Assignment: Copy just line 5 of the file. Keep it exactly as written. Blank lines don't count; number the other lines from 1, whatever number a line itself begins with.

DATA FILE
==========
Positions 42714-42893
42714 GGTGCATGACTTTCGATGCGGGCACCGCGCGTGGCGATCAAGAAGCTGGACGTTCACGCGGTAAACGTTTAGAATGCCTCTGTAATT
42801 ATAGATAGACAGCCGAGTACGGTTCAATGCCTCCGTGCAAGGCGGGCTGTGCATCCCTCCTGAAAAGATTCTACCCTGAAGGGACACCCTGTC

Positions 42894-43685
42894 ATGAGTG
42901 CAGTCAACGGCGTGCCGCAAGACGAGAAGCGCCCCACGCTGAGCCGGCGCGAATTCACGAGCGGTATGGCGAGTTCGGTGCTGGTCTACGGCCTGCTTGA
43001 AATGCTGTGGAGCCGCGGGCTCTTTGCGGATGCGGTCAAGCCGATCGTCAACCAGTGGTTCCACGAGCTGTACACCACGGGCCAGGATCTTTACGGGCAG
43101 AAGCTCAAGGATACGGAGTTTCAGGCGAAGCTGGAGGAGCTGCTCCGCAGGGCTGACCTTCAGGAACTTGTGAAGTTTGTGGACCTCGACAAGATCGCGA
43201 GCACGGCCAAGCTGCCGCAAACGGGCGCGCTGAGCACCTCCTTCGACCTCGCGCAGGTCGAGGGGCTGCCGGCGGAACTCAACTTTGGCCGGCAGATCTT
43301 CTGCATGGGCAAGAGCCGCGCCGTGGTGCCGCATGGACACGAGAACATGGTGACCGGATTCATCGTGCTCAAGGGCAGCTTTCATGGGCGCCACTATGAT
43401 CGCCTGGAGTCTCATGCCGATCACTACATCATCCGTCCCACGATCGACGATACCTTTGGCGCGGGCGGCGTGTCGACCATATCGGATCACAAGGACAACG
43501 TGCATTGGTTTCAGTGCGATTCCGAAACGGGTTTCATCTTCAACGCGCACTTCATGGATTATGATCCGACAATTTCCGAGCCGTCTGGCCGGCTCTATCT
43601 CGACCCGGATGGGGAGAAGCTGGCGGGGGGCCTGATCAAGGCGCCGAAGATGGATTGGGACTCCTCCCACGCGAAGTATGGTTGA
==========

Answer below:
42894 ATGAGTG